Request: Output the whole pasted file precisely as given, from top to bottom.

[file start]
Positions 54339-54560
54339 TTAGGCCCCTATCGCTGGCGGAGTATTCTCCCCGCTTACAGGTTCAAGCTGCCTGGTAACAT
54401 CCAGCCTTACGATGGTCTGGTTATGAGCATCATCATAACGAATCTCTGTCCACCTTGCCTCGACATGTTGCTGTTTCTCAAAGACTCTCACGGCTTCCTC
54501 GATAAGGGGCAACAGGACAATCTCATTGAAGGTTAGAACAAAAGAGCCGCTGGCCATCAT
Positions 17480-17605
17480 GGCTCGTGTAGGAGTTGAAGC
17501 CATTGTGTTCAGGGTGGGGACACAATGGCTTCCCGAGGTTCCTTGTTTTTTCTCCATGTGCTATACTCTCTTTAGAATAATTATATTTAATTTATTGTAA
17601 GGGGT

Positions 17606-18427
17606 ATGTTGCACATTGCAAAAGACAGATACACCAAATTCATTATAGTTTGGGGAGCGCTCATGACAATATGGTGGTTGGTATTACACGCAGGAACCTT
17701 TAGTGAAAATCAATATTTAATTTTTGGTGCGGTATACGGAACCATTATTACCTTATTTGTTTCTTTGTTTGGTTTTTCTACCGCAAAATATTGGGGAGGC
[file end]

Positions 54339-54560
54339 TTAGGCCCCTATCGCTGGCGGAGTATTCTCCCCGCTTACAGGTTCAAGCTGCCTGGTAACAT
54401 CCAGCCTTACGATGGTCTGGTTATGAGCATCATCATAACGAATCTCTGTCCACCTTGCCTCGACATGTTGCTGTTTCTCAAAGACTCTCACGGCTTCCTC
54501 GATAAGGGGCAACAGGACAATCTCATTGAAGGTTAGAACAAAAGAGCCGCTGGCCATCAT
Positions 17480-17605
17480 GGCTCGTGTAGGAGTTGAAGC
17501 CATTGTGTTCAGGGTGGGGACACAATGGCTTCCCGAGGTTCCTTGTTTTTTCTCCATGTGCTATACTCTCTTTAGAATAATTATATTTAATTTATTGTAA
17601 GGGGT

Positions 17606-18427
17606 ATGTTGCACATTGCAAAAGACAGATACACCAAATTCATTATAGTTTGGGGAGCGCTCATGACAATATGGTGGTTGGTATTACACGCAGGAACCTT
17701 TAGTGAAAATCAATATTTAATTTTTGGTGCGGTATACGGAACCATTATTACCTTATTTGTTTCTTTGTTTGGTTTTTCTACCGCAAAATATTGGGGAGGC